Rock climbing and ice climbing are disciplines that require a certain level of determination, and more than a bit of guts. And unless you are planning to climb to the top of that cliff face without a rope, you are going to be relying on a range of climbing tools and aids to help you.
All it takes is a quick look at Outdoria’s online marketplace to see just how much equipment climbers use during their ascent.
The type of climbing you are performing will determine the tools and aid you will need. Most climbers, however, will all use a carabiner. Make sure you pick up a quality carabiner as it is your first point of contact with your rope and harness.
There are two types of carabiner to look out for: locking and non-locking.
Locking carabiners should always be used at major connection points whereas non-locking carabiners are for connecting to protection or carrying extra gear.
Quickdraws are an essential part of lead climbing – that is, climbing a face that does not have a pre-existing rope rigged up. A climber either carries quickdraws with them on their harness (when climbing outdoors) or uses quickdraws that are permanently attached to the wall (as with climbing in a gym).
Protection (or pro as it is often called for short) is the equipment that climbers use in order to anchor their rope (and themselves) to the climbing surface. Pro is designed to be wedged into cracks and gaps in the rock face. Pro is often colour coded so that a climber can tell what size and shape it is at a glance before choosing it for a particular anchor point.
There are two main types of protection: active and passive.
Active pro such as spring loaded camming devices put force on an anchor point by being spring loaded or having a dynamic shape.
Passive pro such as nuts and chocks must be selected to fit a space based on their particular size.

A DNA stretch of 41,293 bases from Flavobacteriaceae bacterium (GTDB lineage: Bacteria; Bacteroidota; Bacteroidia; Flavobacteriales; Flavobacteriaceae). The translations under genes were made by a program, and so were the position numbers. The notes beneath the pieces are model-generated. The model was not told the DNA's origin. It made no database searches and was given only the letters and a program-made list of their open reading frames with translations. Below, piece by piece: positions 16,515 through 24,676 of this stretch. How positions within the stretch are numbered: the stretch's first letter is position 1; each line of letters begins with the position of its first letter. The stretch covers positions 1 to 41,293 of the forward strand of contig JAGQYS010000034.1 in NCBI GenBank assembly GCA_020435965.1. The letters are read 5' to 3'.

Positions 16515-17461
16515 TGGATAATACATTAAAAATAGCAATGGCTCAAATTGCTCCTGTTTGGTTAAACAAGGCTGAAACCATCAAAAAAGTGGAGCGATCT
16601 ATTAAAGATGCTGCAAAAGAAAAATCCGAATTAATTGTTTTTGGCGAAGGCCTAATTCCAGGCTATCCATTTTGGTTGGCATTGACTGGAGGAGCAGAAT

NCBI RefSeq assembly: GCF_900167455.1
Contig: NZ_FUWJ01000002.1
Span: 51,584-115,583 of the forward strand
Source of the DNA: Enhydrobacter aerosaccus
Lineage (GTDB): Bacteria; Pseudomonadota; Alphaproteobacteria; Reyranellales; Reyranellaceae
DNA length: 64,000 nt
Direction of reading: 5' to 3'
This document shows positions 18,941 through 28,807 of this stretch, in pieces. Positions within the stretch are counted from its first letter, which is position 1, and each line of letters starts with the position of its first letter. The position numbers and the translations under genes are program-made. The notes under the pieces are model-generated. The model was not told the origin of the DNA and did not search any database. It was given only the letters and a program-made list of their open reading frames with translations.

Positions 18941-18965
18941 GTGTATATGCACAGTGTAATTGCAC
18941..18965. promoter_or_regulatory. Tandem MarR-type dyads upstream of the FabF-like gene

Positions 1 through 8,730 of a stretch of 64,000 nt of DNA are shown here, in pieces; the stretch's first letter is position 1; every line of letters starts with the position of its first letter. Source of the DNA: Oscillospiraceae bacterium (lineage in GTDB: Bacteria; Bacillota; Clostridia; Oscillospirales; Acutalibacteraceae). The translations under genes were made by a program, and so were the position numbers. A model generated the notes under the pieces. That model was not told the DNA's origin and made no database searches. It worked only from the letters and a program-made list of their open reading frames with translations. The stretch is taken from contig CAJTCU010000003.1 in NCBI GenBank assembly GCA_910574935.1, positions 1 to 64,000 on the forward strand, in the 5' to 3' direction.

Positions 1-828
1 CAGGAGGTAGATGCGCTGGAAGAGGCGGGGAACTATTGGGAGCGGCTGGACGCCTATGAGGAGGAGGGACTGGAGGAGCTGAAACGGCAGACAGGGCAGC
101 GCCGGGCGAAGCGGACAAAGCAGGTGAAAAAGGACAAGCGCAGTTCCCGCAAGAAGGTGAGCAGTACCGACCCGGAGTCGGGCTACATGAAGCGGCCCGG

One of the most important aids climbers use is chalk. Chalk helps to dry your hands as sweat forms, enabling you to grip the climbing surface for longer. Climbers carry chalk in a chalk bag connected either to their harness using a carabiner, or on a separate waist belt.
Not all climbers carry protection, choosing rather to climb routes with pre anchored ropes. In order to create these routes, climbers will create permanent anchors drilling holes in the rock face or in an artificial wall indoors. Bolts, hanger and pulleys are sometimes used together to form a rope a climb, and also for abseiling.
Rope bags are an essential tool for any climber using and transporting their own ropes. A climbing bag not only protects you rope from wear and tear but makes it easy to carry around and can even be used as a haul bag if designed to do so.
Climbing ice is a demanding and dangerous activity, but with the right gear and training can be extremely exciting and rewarding. Ice climbers use a lot of the same gear as rock climbers, but also require specific equipment for the job, such as crampons which allow them to anchor their feet into the icy surface and ice axes that they use to anchor their hands to the wall.
Now that you know what you will need to help you on your next climb, it’s time to check out our marketplace for a range of brands and other gear such as harnesses, shoes, and dynamic ropes that you will need to be a good, safe climber.